Book review: Mobilizing for Peace: Conflict Resolution in Northern Ireland, Israel/Palestine, and South Africa (Edited by: Benjamin GIDRON, Stanley N. KATZ, and Yeheskel HASENFELD)
by Benjamin WHITE
15 February 2021
Mobilizing for Peace is a comparative empirical study assessing the structure and efficacy of third sector organisations in three protracted conflict regions. These regions: Northern Ireland, Israel/Palestine and South Africa, all experienced significant political breakthroughs at around the time of study and, as noted by the editors: “These historic agreements were preceded by intense activity from nongovernmental/civil society groups and organizations, which advocated for peace, reconciliation, and resolution” (p. 3). The book is dedicated to these contributing peace and conflict resolution organisations (P/CROs) and they were studied in the name of promoting peace in their conflict-stricken regions.
With it being a comparative work, there lies the unavoidable question of what can be learned from the three cases with regards to how civil society plays a part in creating space for dialogue. It is quickly made apparent that the overall aim of the book is to establish whether there are transregional commonalities between the P/CROs involved, alongside the goal of evaluating the extent to which these organisations facilitated political shifts towards peace. The authors are mindful of the fact that such lessons might be modest. However, the P/CROs held a dissenting view to their respective governments at the time. Therefore, there is an argument that these pioneering organisations played a role in legitimising the road to peace from within this hostile environment.
While some of the P/CROs concerned were formed earlier and some later, most arose concurrently within the 1980s. That is to say that the peaks of the conflicts sparked the rise of the majority of these organisations. To take Northern Ireland as an example, the heightened intensity of paramilitary violence in the 1980s, coupled with an increasing encouragement from the British government for the third sector, stimulated this paradigm (Meyer, p. 176). In the words of the editors, the formation and continuation of these organisations relied on a “magic moment” as described by one founder of a South African P/CRO (p. 4). Although such moments are not explicitly defined in the book, it is clear that the timing of the formation of an organisation is incredibly important. There needs to be not only a tangible purpose for an organisation, but also the political space that will allow action. This is perhaps the most profound finding of the study as all of the major comparative implications outlined later in the book have their basis here.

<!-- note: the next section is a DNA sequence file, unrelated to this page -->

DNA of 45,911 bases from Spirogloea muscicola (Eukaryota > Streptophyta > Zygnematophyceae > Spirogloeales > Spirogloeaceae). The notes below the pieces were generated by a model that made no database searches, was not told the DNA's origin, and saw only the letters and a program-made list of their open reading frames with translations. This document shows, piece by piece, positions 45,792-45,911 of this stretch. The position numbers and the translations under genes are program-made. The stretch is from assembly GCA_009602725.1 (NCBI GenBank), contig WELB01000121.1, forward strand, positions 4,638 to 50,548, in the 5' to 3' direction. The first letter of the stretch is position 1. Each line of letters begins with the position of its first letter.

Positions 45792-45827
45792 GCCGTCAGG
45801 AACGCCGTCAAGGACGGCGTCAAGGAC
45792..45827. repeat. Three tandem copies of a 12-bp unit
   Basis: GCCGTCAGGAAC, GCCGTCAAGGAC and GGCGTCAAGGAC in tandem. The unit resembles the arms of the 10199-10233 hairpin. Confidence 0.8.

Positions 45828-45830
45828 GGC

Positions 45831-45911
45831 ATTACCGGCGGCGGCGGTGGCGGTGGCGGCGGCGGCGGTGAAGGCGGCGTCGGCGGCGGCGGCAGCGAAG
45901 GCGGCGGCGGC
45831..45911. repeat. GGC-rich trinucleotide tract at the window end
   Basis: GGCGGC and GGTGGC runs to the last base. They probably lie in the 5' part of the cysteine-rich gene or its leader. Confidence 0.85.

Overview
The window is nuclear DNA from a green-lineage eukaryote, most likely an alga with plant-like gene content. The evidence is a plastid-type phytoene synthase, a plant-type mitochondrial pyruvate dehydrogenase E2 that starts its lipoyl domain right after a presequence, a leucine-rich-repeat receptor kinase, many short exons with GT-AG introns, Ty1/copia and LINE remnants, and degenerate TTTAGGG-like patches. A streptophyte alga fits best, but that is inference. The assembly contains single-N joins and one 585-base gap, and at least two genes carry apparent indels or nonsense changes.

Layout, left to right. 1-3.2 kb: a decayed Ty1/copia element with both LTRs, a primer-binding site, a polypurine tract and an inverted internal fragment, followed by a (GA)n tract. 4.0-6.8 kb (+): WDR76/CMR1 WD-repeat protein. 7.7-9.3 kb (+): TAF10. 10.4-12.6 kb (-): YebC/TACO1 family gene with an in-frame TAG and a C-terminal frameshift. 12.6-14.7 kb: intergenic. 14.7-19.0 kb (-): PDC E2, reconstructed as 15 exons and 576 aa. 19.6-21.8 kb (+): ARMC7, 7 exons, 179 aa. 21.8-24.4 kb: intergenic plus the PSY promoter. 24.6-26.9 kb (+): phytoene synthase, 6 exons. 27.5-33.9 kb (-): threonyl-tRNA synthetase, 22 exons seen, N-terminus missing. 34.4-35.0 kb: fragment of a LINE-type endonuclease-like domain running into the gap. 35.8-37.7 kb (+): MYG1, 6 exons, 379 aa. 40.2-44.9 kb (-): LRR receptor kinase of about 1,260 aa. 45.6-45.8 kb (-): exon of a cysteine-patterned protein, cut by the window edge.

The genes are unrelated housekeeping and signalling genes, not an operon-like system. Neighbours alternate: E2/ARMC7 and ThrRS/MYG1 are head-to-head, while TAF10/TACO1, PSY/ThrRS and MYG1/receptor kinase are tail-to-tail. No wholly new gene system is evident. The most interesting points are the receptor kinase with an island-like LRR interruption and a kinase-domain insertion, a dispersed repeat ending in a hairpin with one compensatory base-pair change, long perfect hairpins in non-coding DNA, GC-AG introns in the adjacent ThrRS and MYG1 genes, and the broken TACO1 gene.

As noted by the editors (p. 229), the four main theoretical discoveries are as follows:
- Centrality of foreign funding
- The importance of charismatic leadership
- The formalization and professionalisation of P/CROs
- Impact of P/CROs
Due to the contested nature of the regions in question, all three regions relied heavily on foreign donors (finding number 1). Northern Ireland can be considered an exception here, depending on your views on the role of the British state in the conflict. Nevertheless, only one of the Northern Irish P/CROs studied held British policy as a primary root cause of the conflict. With most organisations forming around the mid-1980s, when the British and Irish governments were coming to be viewed as more neutral mediators, the P/CROs position on the conflict’s causation is understable. The premise of most Northern Irish P/CROs was centred on transforming attitudes and beliefs (Meyer, p. 188), rather than reforming the political system (as was the case with Israel), or transforming the political systemic structures (South Africa).
P/CROs in Northern Ireland largely framed the conflict as being derived internally, which aligned with the British standpoint (Meyer, p. 189). British funding was offered most to organisations that held an intercommunity relations focus and, with this, the P/CROs tended to orientate their work around the acute and “day-to-day” symptoms of the conflict, rather than the big issues of a political solution (Cochrane and Dunn, p. 169). However, the authors also regard that substantial investment by the British state in the voluntary sector suggests these P/CROs might have been more inclined to uphold a pro-British attitude towards the conflict in Northern Ireland (Meyer, p. 189).